Iran found to have more enriched uranium
Iran has been reported to have uranium which is more highly enriched than previously thought. The UN's IAEA has reported the find.
The report of uranium traces found at a bunker indicate an enrichment in excess of that which is needed for electrical power production. The reports from Fox
, AP and CNN
indicate an enrichment level of at least 27%, which is still less than the 90% enrichment required for nuclear weapons, but is also a development above the 20% range which had been found in the past.
When questioned by the IAEA (International Atomic Energy Agency,) Iran's response was;
production of such particles "above the target value" may happen for "technical reasons beyond the operator's control."
The analysis of the product was from samples obtained near the city of Qom at the Fordow fuel enrichment plant.
Coming on the heels of what is reportedly a massive clean-up effort at the Parchin military site
, the IAEA is apparently very concerned that Iran has repeatedly refused access to Parchin to verify the non-existence of nuclear weapons testing.
The test chamber reported by GulfNews
appear to be indicative of a plan by Tehran to, at a minimum, conduct nuclear weapons testing with mid-grade enriched uranium. The informant who provided the information used to create a computer generated drawing of the test chamber has not been identified, nor have many of the details, so as to protect the informant's identity.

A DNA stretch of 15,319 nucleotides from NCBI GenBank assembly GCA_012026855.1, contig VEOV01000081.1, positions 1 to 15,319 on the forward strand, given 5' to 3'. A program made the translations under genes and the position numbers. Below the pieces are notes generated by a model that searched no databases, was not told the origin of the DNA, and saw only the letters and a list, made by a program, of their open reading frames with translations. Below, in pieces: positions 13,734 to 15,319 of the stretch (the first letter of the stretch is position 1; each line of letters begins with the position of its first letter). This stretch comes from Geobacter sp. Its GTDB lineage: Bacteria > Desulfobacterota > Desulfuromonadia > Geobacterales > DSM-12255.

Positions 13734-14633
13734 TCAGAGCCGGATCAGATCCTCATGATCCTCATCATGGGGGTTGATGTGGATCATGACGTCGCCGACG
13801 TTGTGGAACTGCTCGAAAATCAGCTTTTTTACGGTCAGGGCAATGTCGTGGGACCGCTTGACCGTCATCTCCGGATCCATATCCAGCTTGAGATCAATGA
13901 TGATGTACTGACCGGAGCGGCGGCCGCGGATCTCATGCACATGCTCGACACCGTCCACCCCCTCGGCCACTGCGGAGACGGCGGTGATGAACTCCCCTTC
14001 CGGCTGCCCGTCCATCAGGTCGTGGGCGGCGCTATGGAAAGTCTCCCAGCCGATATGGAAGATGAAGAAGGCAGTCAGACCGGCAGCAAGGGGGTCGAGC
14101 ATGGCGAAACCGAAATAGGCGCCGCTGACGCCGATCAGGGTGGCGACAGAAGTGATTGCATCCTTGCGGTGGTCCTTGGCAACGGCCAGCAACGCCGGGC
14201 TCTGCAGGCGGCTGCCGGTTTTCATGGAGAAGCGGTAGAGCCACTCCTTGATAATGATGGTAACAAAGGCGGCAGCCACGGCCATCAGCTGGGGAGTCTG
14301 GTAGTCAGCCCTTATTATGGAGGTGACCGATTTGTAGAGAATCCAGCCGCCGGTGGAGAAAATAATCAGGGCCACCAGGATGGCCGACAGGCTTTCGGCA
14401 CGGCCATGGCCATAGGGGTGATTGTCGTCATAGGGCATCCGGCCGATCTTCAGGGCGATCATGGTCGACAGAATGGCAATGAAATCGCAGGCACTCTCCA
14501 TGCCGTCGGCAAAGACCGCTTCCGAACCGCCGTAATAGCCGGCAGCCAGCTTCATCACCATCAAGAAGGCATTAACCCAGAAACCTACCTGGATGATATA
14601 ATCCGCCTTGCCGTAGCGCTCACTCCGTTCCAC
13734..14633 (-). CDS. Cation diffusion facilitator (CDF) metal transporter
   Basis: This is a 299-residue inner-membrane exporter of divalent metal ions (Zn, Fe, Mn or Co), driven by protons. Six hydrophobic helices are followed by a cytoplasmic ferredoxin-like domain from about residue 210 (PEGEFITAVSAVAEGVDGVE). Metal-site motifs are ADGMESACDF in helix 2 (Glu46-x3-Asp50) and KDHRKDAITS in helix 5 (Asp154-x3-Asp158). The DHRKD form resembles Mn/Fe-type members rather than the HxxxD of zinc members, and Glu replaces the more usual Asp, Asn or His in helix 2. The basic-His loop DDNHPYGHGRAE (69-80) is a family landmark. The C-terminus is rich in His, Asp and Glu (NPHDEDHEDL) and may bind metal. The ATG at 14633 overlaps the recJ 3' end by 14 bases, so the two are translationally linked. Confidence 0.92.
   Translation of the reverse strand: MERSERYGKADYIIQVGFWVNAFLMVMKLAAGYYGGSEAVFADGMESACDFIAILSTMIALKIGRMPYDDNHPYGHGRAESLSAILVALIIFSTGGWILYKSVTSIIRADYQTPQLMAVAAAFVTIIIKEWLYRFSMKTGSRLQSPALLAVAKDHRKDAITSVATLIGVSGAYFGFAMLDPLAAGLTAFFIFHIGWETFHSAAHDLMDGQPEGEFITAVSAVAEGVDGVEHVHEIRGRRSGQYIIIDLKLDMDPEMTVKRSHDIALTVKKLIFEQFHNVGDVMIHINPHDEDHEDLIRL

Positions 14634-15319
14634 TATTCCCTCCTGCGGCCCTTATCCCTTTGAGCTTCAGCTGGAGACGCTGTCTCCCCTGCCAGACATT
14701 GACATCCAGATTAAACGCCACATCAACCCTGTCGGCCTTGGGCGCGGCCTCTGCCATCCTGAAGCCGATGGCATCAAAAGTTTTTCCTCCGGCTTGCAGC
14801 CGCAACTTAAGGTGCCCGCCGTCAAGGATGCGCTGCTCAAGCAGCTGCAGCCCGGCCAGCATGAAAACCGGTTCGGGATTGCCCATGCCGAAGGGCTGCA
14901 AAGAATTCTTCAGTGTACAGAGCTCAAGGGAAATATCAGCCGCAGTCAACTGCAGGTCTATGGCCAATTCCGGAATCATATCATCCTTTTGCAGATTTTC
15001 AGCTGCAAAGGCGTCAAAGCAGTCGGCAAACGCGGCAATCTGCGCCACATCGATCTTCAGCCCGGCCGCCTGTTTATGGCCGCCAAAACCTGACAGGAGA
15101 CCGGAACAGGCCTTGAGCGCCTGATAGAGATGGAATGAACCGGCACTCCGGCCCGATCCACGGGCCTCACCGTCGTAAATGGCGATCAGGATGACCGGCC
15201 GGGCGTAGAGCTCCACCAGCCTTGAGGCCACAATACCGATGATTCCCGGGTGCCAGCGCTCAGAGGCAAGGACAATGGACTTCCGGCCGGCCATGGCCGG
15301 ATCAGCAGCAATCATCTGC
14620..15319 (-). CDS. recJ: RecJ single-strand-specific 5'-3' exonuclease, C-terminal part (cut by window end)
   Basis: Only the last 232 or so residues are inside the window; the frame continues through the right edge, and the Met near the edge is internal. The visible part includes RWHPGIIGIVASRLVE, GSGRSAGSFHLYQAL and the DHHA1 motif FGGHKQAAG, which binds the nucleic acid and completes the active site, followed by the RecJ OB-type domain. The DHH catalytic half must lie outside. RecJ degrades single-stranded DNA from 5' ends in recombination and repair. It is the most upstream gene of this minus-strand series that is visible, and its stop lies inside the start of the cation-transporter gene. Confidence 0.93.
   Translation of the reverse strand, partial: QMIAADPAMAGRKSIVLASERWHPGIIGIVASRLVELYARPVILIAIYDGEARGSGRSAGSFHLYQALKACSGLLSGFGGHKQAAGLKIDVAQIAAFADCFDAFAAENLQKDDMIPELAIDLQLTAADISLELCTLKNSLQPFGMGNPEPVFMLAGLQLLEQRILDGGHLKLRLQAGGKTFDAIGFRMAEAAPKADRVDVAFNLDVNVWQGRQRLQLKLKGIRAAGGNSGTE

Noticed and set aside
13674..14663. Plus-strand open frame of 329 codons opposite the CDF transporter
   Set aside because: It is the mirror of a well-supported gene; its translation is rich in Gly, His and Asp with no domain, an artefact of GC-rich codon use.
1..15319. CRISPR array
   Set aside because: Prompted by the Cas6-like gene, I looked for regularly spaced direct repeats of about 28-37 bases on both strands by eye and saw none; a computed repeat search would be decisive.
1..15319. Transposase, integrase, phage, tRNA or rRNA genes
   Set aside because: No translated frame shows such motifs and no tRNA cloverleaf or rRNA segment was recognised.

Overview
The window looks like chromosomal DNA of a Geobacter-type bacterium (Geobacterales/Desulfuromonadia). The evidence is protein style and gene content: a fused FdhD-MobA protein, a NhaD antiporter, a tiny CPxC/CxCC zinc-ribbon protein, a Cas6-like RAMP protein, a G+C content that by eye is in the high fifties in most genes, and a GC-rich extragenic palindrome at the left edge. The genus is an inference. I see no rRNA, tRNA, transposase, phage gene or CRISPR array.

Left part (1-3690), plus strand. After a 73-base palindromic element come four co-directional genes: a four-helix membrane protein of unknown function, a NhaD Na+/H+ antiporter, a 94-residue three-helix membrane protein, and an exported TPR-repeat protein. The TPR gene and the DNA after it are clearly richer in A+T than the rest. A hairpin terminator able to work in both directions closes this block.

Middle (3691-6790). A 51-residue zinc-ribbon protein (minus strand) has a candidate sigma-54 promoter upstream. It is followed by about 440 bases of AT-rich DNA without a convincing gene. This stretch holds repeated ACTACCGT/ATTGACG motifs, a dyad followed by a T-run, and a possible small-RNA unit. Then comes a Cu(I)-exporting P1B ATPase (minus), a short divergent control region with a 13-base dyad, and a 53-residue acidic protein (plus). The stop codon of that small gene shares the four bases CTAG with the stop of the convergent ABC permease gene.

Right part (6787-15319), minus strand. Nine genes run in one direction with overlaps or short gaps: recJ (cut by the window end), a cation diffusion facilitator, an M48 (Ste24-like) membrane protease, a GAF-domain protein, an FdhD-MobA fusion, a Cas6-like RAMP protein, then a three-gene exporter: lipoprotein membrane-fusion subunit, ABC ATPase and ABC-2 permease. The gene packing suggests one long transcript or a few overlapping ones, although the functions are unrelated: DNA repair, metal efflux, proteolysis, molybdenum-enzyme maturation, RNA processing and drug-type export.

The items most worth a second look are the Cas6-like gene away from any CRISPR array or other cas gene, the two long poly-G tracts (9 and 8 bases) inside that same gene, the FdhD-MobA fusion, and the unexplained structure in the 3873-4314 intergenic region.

The installation of two new enrichment
cascades above the already installed 15 units at the Fordow plant are reported by ISIS
(Institute for Science and International Security) as being the likely cause of the 27% enrichment level. The report by ISIS' David Albright, Andrea Stricker, and Christina Walrond does however, make note of the increased breakout capability with the upgraded system in place (pg. 5 of the report). On page 6 of the ISIS report is the observation that the IR-40 reactor currently being constructed at Arak will, when completed, be able to produce weapons-grade uranium.
The bottom line in the investigations by the IAEA seem to be the suspicion that Iran has engaged in nuclear weapons research since at least 2002, and at this time there has been insufficient cooperation from Tehran to quiet those concerns.